As transit guards pulled the naked illegal alien off of his helpless rape victim, “people were holding their phone up in the direction of this woman being attacked.” A female riding a transit train in the City of Brotherly Love was nearly loved to death by a homeless transient, while instead of using their phones to dial 911, fellow passengers recorded the action to watch at home later. They were much more interested in filming the live porn than stepping in to stop it.
Woman raped in front of live audience
So far, none of the bystanders have been charged with anything after the Philadelphia transit riders “held up their cellphones and pointed them in the direction of the sexual assault instead of calling 911.”
It happened Wednesday night, October 13 on board a Southeastern Pennsylvania Transportation Authority train. This particular SEPTA line runs from Market-Frankford toward the town of Upper Darby. The woman hasn’t been identified.
Fiston Ngoy, age 35, was arrested in the act and charged with rape and assault. His last known address is a homeless shelter. Even better, the “Congolese national’s visa was terminated in 2015 because he failed to remain a student.”
Ngoy “pled guilty in 2017 in Washington D.C.” to a sexual abuse misdemeanor. He got “120 days in prison and nine months probation” over that. Police are especially perturbed with the onlookers who let him keep raping the woman, just so they could film it. That should be illegal but probably isn’t. They aren’t sure yet.
The woman was transported to the hospital and Ngoy will be taking cold showers in jail until he raises $180,000 bail. It’s not clear if a public defender has been appointed.
Chief of the SEPTA police, Thomas J. Nestel III notes that “other riders were on the train at the time but that there were very few notifications to the police.” Well, none actually.
No calls for help
“No calls were made to 911 in Philadelphia,” Chief Nestel scolds. He admits that he’s holding out hope they might be wrong about that count. “Police are still waiting to see whether 911 calls were made to Delaware County, which covers the train’s last two stops.”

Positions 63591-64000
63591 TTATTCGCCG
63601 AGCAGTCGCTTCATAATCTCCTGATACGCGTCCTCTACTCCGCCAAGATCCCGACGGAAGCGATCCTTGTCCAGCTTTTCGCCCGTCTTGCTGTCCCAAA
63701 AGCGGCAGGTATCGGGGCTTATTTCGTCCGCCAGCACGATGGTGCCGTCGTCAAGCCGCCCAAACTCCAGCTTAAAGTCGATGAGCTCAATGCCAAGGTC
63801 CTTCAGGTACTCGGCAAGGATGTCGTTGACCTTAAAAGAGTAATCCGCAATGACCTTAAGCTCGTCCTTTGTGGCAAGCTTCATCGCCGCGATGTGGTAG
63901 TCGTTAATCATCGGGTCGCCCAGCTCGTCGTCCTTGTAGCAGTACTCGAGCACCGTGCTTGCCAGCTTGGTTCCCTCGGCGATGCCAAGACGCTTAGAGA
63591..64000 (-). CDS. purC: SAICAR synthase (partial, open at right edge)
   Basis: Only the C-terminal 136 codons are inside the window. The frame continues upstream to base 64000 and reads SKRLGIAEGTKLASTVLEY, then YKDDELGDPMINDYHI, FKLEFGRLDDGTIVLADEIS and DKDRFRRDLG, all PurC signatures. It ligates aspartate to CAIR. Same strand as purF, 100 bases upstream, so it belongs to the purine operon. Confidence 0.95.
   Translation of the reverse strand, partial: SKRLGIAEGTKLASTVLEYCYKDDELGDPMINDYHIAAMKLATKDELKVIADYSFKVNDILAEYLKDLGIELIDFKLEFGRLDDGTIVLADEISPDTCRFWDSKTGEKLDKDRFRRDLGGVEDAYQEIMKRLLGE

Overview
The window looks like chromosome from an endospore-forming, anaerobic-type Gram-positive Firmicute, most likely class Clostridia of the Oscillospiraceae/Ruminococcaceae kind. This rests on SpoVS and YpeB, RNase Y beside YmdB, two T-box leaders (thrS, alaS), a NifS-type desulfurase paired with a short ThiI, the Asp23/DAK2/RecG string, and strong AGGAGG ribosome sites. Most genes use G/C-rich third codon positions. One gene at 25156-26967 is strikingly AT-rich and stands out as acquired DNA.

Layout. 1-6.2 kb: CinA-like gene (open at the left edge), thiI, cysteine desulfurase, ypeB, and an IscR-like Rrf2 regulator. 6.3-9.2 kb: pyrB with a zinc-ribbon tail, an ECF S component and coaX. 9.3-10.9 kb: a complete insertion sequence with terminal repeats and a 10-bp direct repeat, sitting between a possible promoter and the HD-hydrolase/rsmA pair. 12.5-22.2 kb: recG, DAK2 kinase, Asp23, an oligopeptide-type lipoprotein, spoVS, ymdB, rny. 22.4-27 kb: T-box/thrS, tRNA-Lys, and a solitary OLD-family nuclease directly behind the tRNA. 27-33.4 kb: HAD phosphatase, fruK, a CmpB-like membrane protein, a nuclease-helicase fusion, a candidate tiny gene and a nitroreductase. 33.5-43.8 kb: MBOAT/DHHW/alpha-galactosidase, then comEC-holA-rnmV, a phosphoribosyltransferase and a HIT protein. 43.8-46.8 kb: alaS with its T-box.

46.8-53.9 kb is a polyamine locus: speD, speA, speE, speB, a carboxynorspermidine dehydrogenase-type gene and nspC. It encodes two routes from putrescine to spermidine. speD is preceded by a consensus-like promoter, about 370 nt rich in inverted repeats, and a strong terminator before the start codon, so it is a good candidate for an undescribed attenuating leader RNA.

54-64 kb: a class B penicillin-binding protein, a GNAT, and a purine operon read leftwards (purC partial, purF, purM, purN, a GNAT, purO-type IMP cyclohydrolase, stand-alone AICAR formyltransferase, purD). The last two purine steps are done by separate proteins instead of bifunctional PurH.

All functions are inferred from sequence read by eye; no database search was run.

As far as they can tell however, the woman suffered vicious attack “until a SEPTA employee saw what was happening.” As soon as he spotted the activity on a monitor, “officers responded within three minutes.”
People should be angry about this, the chief thunders. This woman could have been saved sooner. “What we want everyone to be is angry, disgusted and join us in being resolute to continue to make the system safe. We need help from the public to notify us when they see incidents that are occurring that are unusual.”
Today’s passengers in Philadelphia aren’t exactly expected to notice such behavior really is “unusual.” They also don’t like to get involved because it could be fatal. That didn’t stop them from hitting the record button though.
“We want people to be our partners and to watch out for other riders,” the chief suggests. Tough, that’s your job, we don’t get paid to be heroes, the riders respond. The victim and Ngoy both boarded the train at the same North Philadelphia stop.
An affidavit filed in the case notes, “Ngoy sat next to the woman about a minute after he boarded, shortly after 9:15 p.m., and harassed her for about 40 minutes as she repeatedly pushed him away.” They have video evidence of “the man ripping the woman’s pants down just before 10 p.m.” After the transit employee’s report, “an officer waiting at the next station boarded the train.” When he did, he “saw what he believed was a criminal act occurring, ripped that man off of her and pulled him out onto the platform.”